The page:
The Table is in the midst of a series exploring the Fruit of the Spirit, Fruitful Faith. This past Sunday, we looked at patience. Also rendered “long-suffering,” patience is about our relationships in time. Are we quick to judge, to dismiss, to frustration? The Bible reveals a God who is slow to anger, patient with his people. God is not anxious about you.
If we desire to cultivate the fruit of patience we must first see how God interacts with time. The best place to start this in Genesis 1, the first work week.
Each day in God’s work of creation follows a pattern: “And there was evening and there was morning, the first day.” For God, and the Hebrews, the day started at dusk. Which means that while we are sleeping, doing nothing, God is at work. We awake to a world we did not make, a world alive with God and charged with his purpose, a salvation we didn’t earn. This is the rhythm of grace: we only ever respond to God’s gift to us.
God’s work week concludes after six days with Sabbath. Normally we translate this word as “to rest” but more accurately it means “to cease.” Full stop. This isn’t a day to recharge or a reward for our effort. God stops because his work is finished. And just like the evening/morning rhythm of grace, God invites his people into the blessing of Sabbath.
Sabbath-keeping is the fourth of the Ten Commandments given to the Hebrews both in Exodus 20 and Deuteronomy 5. In both instances, distinct reasons are given for this observance.
In Exodus, we are told to keep the Sabbath because God did. We are connected with God; core to his nature is a closeness with His people. What is his is ours and he offers his rest to us as a gift. This is made more clear in the rationale found in Deuteronomy. There we are instructed to keep the Sabbath because our ancestors were slaves for 400 years and never had a day off. We are not our work. Sabbath is a declaration of our freedom.
In these commands, we see that Sabbath is a gift from God; a gift that shows us all of life is a gift. Sabbath is not an escape from work but a restoration for work because Sabbath orientates us to grace.
Sabbath keeping is the way we walk with the Spirit in which patience is birthed and fostered in us. We are reminded that we are not God, that creation is a gift to us, not something that must be controlled but received. If all is a gift, then we can wait without anxiety. We can cease striving. We can rest.
Sabbath is not a day for utilitarian purposes. It simply means we cease striving. It is precisely a waste of time as the world sees it. But that is its beauty. In keeping the Sabbath, we affirm that we have nothing to gain, nothing to prove, and nothing to lose. Sabbath is about receiving, trusting that the things we leave undone will not leave us undone.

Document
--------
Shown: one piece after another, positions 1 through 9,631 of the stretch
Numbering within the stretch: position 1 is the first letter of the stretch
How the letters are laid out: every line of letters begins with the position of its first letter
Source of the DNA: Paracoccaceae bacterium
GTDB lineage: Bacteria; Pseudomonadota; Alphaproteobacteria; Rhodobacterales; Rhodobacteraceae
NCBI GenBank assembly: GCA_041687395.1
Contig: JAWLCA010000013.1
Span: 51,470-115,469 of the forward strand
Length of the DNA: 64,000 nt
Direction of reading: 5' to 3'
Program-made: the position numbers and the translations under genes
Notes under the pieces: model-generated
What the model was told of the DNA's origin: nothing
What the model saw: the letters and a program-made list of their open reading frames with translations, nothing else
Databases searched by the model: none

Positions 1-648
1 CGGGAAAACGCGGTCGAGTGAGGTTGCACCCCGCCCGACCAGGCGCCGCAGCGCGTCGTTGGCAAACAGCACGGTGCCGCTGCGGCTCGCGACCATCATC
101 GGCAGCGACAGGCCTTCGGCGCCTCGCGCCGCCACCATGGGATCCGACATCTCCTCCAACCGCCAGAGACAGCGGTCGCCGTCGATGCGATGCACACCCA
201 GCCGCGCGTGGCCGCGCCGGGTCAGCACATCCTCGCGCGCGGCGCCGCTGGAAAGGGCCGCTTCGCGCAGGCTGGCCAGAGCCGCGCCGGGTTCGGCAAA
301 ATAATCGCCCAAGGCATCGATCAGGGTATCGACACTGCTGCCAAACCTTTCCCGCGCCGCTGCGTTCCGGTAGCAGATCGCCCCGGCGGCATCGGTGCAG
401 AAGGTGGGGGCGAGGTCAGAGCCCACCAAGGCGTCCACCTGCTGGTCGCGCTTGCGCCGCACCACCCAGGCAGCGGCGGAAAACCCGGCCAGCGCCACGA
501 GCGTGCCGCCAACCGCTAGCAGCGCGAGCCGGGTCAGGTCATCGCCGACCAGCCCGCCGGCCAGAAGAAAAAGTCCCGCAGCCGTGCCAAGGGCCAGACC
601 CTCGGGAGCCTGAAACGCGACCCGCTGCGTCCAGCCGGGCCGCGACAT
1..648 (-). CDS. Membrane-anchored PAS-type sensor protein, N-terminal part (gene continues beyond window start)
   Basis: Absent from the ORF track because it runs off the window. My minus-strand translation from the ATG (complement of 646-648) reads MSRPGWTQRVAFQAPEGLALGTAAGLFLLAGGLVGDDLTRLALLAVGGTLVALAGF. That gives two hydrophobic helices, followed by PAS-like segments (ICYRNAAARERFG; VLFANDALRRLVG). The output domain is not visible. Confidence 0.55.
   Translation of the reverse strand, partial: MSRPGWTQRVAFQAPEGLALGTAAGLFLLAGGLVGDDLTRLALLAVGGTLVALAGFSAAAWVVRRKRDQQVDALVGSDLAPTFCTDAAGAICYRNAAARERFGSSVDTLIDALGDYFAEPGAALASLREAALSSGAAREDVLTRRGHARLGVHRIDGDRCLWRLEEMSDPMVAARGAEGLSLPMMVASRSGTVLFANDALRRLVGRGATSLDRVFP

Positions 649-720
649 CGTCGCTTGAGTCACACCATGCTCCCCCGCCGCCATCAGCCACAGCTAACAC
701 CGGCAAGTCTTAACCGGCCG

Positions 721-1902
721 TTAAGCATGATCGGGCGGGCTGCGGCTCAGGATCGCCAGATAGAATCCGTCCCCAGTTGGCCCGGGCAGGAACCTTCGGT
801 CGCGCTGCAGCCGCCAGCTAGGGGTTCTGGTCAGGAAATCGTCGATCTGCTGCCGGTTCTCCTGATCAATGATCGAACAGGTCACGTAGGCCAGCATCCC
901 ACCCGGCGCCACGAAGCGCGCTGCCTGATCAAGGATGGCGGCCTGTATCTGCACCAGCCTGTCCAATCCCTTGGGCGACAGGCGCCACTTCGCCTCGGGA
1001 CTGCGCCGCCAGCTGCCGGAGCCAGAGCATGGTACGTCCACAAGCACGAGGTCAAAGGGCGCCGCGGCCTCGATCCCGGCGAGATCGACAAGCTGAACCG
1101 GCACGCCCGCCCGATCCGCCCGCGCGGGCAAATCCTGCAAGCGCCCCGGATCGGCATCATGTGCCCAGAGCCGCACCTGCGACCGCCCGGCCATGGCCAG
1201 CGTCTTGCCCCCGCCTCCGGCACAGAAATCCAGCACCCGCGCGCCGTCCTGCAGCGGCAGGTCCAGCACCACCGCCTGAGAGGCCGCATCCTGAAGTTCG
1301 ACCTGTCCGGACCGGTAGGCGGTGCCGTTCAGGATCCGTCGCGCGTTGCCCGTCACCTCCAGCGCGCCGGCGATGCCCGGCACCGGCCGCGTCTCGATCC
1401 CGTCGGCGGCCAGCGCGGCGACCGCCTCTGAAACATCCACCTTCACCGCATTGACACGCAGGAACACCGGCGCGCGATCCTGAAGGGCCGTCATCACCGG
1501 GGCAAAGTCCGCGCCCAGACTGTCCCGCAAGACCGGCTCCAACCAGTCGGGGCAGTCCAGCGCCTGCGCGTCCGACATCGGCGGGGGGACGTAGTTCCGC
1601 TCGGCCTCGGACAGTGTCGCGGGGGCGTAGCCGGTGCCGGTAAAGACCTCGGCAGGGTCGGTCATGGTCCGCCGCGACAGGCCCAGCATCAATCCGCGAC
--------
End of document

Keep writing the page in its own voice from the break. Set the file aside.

Sabbath is the gift of God that shows us all of life is a gift.
So, where do we begin?
First, remember Sabbath is a gift. keeping the perspective that God is in no hurry but is patient with us is vital. Sabbath is a gift, so grace must stay at the forefront of our minds. We must be careful not to make Sabbath another box to check off.
Second, pick a day and quit your work. Since Sabbath is a day of connection with God, Sundays are usually a good day for this. We already have rhythms of prayer and worship built into this day and many of us are able to not be at work. Making this space in our lives may mean we need to make some major adjustments to our rhythms. Sometimes, rest is hard work. However, the most important thing is that it is a day that makes sense for us and allows us to truly rest.
Third, protect the day. We have been habituated to a world of production and function. You are what you produce and consume. “Wasting time” brings feelings of guilt in us that we seek to justify but Sabbath defies that impulse. Sabbath does not prove its worth but proves God’s worth. We will not get very far if go off on our own. We need one another to remind us that all is grace, God’s gift.
Finally, look to Jesus. On the sixth day of his passion, he pronounced from the cross, “it is finished” and rested in the grave on the Sabbath. He arose not only to a new week but to a new creation fully formed by his grace. He has invited each of us to enter his rest and find the blessing that is the gift of God. We can rest because “it is finished.” There is nothing left to gain, nothing to prove, and nothing to lose.
Thanks to Eugene Peterson and his book, Working the Angles, for shaping my understanding and practice of Sabbath.